Given the wine making heritage of France it always surprised me how hard was to find a "bar" that takes wine seriously. The options were extreme - a full-blown restaurant meal or chancing a glass from an unmarked bottle in the ubiquitous café come bar. In between was a void, even in the largest of towns.

Gradually things are looking up. Recently opened Pas Comme les Autres in Béziers (3 Rue Porte Olivier near Les Halls) is run by 2009 UK Sud de France Sommelier of the year Romain Henry. Wine takes centre stage and you can nip in for a glass or two at the bar.

Food, though, certainly isn't an afterthought although carefully devised to avoid the expense of a full time kitchen out the back. The fayre will include quality charcuterie and cheese. Tartines will be assembled and cooked behind the bar. My cassoulet with pork (picture below) won't win a food beauty contest but was packed with flavour.



A wine list isn't printed. Wander over to the display and choose a bottle (add 7€ for le droit de bouchon) or have a glass of whatever has been opened on a whim. Vin Naturels and Bio feature strongly - the motto here is Vins Vivants.

Facebook readers will find Pas Comme les Autres there, or better still just GO.




Thursday, 14 November 2013

An educational poster

Spotted this educational poster in the impressive new cave at the Domaine du Pas de l'Escalette


Nicely illustrates some of the frequently encountered French terms.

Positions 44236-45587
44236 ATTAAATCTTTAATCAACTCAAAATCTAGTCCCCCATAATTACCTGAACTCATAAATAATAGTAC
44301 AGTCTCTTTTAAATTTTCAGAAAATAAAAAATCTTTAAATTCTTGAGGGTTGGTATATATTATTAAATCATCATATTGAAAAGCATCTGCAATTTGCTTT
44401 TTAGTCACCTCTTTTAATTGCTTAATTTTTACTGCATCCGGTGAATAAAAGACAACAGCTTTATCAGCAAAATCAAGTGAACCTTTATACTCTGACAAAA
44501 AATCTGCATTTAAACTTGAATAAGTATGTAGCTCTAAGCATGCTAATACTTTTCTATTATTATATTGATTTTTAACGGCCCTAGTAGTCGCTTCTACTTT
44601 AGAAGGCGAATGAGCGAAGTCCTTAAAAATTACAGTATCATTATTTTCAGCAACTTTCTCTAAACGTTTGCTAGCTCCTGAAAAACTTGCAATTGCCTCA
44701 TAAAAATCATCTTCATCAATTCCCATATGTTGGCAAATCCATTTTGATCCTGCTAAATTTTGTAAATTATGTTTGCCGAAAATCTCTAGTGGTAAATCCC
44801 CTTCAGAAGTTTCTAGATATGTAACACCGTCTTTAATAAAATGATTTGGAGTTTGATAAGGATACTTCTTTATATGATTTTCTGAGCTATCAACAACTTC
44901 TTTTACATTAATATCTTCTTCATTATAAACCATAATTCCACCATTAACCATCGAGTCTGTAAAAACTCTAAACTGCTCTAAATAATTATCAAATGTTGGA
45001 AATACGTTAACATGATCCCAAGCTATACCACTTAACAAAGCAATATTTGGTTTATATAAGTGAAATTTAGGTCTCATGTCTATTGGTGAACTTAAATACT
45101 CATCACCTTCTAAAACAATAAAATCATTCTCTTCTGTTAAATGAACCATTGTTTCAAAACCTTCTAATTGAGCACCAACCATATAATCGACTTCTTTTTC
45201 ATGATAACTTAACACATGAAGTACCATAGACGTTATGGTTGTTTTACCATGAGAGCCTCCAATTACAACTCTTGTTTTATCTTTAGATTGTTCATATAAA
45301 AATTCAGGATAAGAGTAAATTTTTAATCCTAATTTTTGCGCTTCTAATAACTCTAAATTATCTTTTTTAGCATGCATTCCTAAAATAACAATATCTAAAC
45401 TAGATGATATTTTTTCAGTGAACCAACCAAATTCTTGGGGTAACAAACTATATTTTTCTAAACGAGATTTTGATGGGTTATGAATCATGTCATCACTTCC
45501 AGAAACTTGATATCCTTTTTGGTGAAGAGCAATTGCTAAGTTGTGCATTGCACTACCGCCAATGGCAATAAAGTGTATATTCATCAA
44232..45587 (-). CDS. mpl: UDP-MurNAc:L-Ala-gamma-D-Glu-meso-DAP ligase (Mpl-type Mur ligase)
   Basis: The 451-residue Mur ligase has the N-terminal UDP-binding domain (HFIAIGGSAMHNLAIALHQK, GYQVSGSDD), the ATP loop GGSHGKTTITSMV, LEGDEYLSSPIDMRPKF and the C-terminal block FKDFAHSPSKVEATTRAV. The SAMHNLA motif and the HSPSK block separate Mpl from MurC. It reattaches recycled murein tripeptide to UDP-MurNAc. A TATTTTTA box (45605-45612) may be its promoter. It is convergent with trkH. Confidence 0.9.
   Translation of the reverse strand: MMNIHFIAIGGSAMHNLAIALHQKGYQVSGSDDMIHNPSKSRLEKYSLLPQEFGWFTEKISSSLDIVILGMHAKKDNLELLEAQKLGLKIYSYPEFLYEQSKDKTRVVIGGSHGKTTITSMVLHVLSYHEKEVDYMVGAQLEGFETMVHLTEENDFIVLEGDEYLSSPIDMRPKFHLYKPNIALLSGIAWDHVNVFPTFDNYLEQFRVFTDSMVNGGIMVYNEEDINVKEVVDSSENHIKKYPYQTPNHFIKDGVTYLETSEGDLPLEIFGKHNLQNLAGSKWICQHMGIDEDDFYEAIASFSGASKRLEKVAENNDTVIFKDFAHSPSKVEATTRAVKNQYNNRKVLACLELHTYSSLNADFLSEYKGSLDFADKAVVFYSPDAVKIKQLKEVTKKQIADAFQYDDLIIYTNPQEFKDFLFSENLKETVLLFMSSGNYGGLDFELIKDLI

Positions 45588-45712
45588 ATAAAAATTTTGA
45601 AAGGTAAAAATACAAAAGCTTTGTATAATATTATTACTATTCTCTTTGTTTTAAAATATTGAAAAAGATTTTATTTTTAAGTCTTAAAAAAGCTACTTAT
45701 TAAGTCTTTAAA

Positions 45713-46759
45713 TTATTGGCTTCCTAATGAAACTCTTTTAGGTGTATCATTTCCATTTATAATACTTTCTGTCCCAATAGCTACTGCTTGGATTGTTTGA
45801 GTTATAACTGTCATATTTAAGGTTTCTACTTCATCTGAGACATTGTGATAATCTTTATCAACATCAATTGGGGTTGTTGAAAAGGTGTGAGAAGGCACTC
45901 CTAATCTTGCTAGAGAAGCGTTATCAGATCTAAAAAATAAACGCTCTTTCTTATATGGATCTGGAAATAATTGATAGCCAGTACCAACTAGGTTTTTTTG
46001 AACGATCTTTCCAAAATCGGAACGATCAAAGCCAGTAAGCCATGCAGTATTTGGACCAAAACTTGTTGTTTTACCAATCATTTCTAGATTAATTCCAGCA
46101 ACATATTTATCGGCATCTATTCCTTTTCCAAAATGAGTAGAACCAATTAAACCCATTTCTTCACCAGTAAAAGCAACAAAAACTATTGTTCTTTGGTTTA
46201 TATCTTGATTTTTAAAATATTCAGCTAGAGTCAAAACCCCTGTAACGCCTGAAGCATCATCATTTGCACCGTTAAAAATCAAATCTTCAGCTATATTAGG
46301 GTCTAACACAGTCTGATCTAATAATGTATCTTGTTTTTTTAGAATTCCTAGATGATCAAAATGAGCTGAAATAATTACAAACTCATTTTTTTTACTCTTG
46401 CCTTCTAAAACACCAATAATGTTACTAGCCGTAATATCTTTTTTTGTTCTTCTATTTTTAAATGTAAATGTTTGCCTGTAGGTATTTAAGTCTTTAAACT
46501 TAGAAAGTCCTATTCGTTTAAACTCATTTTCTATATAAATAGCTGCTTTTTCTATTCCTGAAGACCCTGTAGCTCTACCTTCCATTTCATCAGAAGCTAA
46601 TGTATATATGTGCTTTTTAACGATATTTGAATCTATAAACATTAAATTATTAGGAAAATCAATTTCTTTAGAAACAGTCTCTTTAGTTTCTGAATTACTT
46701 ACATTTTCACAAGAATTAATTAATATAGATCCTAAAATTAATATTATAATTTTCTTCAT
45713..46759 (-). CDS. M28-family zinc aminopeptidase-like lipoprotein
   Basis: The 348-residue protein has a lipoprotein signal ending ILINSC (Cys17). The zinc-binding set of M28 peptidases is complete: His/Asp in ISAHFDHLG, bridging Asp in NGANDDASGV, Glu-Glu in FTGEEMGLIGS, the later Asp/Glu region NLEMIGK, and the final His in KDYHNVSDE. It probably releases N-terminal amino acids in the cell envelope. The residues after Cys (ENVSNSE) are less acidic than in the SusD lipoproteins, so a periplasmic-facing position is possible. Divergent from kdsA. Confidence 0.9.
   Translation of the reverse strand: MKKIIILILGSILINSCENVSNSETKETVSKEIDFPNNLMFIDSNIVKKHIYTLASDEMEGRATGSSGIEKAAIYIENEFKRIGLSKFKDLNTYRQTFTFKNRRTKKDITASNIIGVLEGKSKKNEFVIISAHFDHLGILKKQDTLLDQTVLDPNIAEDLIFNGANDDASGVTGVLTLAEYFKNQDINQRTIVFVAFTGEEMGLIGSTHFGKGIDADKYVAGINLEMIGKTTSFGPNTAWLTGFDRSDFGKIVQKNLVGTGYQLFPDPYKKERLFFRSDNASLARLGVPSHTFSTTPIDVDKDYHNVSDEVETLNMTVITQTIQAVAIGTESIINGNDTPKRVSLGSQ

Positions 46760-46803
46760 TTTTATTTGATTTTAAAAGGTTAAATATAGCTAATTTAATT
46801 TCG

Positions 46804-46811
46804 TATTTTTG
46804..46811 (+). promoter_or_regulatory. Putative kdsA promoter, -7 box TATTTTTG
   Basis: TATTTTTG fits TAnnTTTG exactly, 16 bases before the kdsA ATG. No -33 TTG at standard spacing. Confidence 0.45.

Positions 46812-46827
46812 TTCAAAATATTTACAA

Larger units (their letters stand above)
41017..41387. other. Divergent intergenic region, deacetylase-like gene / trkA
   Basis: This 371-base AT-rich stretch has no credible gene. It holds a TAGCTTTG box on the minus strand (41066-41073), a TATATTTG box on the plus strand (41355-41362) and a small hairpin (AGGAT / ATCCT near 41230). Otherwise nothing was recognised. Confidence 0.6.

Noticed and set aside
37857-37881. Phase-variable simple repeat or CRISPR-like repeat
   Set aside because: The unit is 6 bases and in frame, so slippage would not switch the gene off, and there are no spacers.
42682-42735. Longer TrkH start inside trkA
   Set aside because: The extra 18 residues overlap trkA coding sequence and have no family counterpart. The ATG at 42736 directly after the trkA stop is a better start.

Thursday, 24 October 2013

Interesting trio

Of the new wines I've drunk over the past few weeks these three are particularly interesting.


Having tasted La Fontude's wines at the Roquebrun wine festival earlier this year I subsequently picked up a couple of bottles spotted at a Caviste. There is precious little label information, not even some creative encoding. The cork was embossed 2008 and the ABV a potentially refreshing 12.5%. The wine was certainly mature but not past it, despite suspecting the bottle had been at the caviste for some time it seemed none the worse. On opening there was a seriously pleasant surprise - nice ripe mellow and elegant sous bois followed up by a mouth feel and balance that just hit the groove. I wish more wine could be like this. Very little Mediterranean heat and pepper was noticeable, being grown high above the Lac du Salagou does limit the sea's influence. The wine is mainly Cinsault, the 12.5% along with my recollection of the wine festival line up gave that away.